To Taube’s right stand two of her sons. One is my great-uncle Haim Moshe Leon Zisermann (1867–1945), Sabine’s husband. He was a second-hand dealer in the 18th arrondissement. He was naturalized French in 1907.

The two brothers Leon Zisermann and Marius Zisermann (detail from colorized photo)

The two brothers Leon Zisermann and Marius Zisermann

The other, pouring himself a glass of wine, is my great-uncle Haim Maurice Marius Zisermann (1891–1942). He would later become a tailor and furrier. He also perished at Auschwitz in 1942.

During WWI, Haim Moshe Leon Zisermann was mobilized in September 1915 and sent to the 35th infantry regiment in the city of Besançon, before being definitively discharged in January 1916. He was 49 years old.

The French military record of Haim Zisermann, showing his profession as a second-hand dealer, and describing him as brown-haired with blue eyes. MyHeritage Collection, France, military conscripts of Seine.

The French military record of Haim Zisermann, showing his profession as a second-hand dealer, and describing him as brown-haired with blue eyes. MyHeritage Collection, France, military conscripts of Seine.

Isidore Zisermann (detail from colorized photo)

Isidore Zisermann

Isidore Zisermann, the son of Haim Moshe Leon, who proudly holds the accordion, was around 12 years old. He, too, perished in the Holocaust in 1944.

In the second row

Sisters Anne (right) and Jeannette Tzigler (detail from colorized photo)

Sisters Anne (right) and Jeannette Tzigler

The eldest daughter of Joseph and Ottilia Tzigler, Anne, was born in Paris in 1902. She was arrested during the Vel d’Hiv roundup in July 1942 and died shortly afterwards in Auschwitz. His son Charles Baron, who was then 16 years old, was hidden with his grandparents. He was deported in 1944, but he returned.

Joseph and Ottilia Tzigler with their daughters Anne and Jeannette, a few years after the photo of the Bois de Vincennes. Photo enhanced and colorized by MyHeritage

Joseph and Ottilia Tzigler with their daughters Anne and Jeannette, a few years after the photo of the Bois de Vincennes. Photo enhanced and colorized by MyHeritage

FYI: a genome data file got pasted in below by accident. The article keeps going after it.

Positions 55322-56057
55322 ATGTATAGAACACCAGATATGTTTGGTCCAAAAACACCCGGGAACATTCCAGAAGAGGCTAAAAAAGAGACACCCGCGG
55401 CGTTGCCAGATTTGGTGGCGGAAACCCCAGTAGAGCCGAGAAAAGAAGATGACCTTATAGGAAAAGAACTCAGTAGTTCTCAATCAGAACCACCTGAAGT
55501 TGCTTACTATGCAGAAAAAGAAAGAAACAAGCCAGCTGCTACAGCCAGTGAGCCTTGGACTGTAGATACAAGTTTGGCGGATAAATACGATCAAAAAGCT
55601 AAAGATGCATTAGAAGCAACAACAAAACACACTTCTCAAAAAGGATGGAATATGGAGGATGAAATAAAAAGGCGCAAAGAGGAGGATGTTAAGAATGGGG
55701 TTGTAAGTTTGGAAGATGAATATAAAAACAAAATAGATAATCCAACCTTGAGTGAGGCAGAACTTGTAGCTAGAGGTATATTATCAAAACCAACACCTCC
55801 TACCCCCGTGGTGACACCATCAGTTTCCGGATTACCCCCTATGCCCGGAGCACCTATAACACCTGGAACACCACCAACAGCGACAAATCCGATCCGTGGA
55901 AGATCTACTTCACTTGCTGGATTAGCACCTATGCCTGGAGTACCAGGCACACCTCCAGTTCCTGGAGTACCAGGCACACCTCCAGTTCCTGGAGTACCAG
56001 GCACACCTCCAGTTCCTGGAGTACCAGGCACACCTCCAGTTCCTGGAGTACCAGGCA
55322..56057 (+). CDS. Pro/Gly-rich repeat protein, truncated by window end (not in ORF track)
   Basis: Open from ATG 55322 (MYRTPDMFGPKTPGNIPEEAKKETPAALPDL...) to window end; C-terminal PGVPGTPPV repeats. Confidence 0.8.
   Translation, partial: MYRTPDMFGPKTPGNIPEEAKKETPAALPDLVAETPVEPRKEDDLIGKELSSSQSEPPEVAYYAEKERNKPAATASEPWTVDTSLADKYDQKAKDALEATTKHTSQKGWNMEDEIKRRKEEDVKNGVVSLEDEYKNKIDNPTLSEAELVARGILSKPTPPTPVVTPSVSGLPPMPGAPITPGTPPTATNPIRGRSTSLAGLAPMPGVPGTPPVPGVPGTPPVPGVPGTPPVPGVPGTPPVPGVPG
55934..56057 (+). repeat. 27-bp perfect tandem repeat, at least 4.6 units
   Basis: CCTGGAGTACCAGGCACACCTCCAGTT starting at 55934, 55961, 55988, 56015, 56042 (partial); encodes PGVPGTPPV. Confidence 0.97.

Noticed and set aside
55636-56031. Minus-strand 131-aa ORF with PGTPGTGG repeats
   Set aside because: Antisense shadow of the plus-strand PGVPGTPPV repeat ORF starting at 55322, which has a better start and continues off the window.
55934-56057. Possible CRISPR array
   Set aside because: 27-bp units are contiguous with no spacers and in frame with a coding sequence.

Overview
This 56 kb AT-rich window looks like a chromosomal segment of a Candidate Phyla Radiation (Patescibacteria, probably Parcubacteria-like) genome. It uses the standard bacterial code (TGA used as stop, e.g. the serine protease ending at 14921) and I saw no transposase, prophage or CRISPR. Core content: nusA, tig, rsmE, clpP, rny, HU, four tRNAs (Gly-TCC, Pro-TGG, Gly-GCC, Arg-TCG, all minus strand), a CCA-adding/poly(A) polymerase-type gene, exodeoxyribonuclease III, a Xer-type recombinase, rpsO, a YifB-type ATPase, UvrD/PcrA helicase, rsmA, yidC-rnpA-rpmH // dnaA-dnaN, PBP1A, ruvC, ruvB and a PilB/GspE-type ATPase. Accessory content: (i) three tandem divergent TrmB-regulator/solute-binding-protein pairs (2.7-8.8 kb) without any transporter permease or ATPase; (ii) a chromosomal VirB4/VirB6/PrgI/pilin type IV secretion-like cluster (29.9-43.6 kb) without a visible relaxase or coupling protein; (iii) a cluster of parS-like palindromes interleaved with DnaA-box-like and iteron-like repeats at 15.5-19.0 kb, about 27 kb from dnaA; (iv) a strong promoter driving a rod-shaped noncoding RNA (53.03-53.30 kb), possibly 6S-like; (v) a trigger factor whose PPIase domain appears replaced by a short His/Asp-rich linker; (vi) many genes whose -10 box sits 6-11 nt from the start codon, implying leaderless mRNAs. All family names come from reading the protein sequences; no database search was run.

Joseph and Ottilia Tzigler with their daughters Anne and Jeannette, a few years after the photo of the Bois de Vincennes. Photo enhanced and colorized by MyHeritage
Little Sophie and her sister Juliette Zisermann

Little Sophie and her sister Juliette Zisermann

Esther Zisermann (detail from colorized photo)

Esther Zisermann

The little girl is Sophie, born in Paris in 1907, daughter of Haim and Sabine Zisermann. Sophie is the grandmother of Philippe Gold, a cousin I found on MyHeritage. The blonde girl by her side is her sister Juliette Zlata, who was 7 years older.

Lying in front of them is their older sister Esther Zisermann (later Flaisler), who was born in Romania in 1895.

Berthe Fairstin (detail from colorized photo)

Berthe Fairstin

Finally, lying beside her is Berthe Fairstin (later Cherkasky), my maternal grandmother, born in Pitesti in Romania in 1889. She was brought up by my great-uncle Haim Zisermann and his wife Sabine after the early death of her mother. 

Shortly after, in 1908, Berthe married Léon Cherkasky and together they lived for a time in London before returning to Paris. In London, in 1911, they lived at 36 Albert Square and Léon worked making women’s clothing.

Berthe with her husband Leon Cherkasky and her first two children in London in the 1911 English census. MyHeritage Collections, England & Wales Census, 1911.

Berthe with her husband Leon Cherkasky and her first two children in London in the 1911 English census. MyHeritage Collections, England & Wales Census, 1911.

Berthe had 7 children. Her daughter Ginette lived with her upon her return from deportation. My grandmother suffered a lot from having lost her husband Léon, her son Gilbert, and her grandson Georges in the Shoah.

I have already met Audrey and Brigitte, and next month I will meet Philippe. In the meantime, we are having a Zoom call with the whole family.

This photo was truly a catalyst. It allowed me to know more about my father’s family that I knew little about. I had fun meeting new cousins. All this around a single photo and thanks to MyHeritage!

It wasn’t easy and the research took great effort. There are still two unidentified people left in the photo, the two gentlemen in hats on the right.

In this photo, my grandmother is the only one who is not a Zisermann by birth or marriage. Several decades later, her daughter Suzanne — my mother — married Henri Zisermann. Henri is not in the photo of the Bois de Vincennes but he was a grandson of Abraham and Taube Zisermann.

This photo therefore hints at the future link between my maternal family and my paternal family. Amazing!

As the cherry on top, just before the publication of this article, I received an incredible photo from Brigitte Joffo.

The photo Yael’s cousin found

The photo Yael’s cousin found

After I uploaded the photo to MyHeritage, the faces in the photo were recognized by the Photo Tagger feature. I think this is the wedding of my grandparents Berthe and Léon. You can see for example the young Anna Zimmerman, who looks like she’s wearing the same dress. There are people in the photo taken in the Bois de Vincennes, and many others from the Zisermann and Cherkasky families. It’s very moving, and I’m excited to continue identifying them!

Many thanks to Yael for sharing these incredible photos and her story with us! If you’ve made an amazing discovery with MyHeritage, we’d love to hear about it. Please share it with us via this form or email us at stories@myheritage.com.

The post I Identified 16 People in a c. 1908 Family Photo Thanks to Smart Matches™ on MyHeritage appeared first on MyHeritage Blog.

Source: My Heritage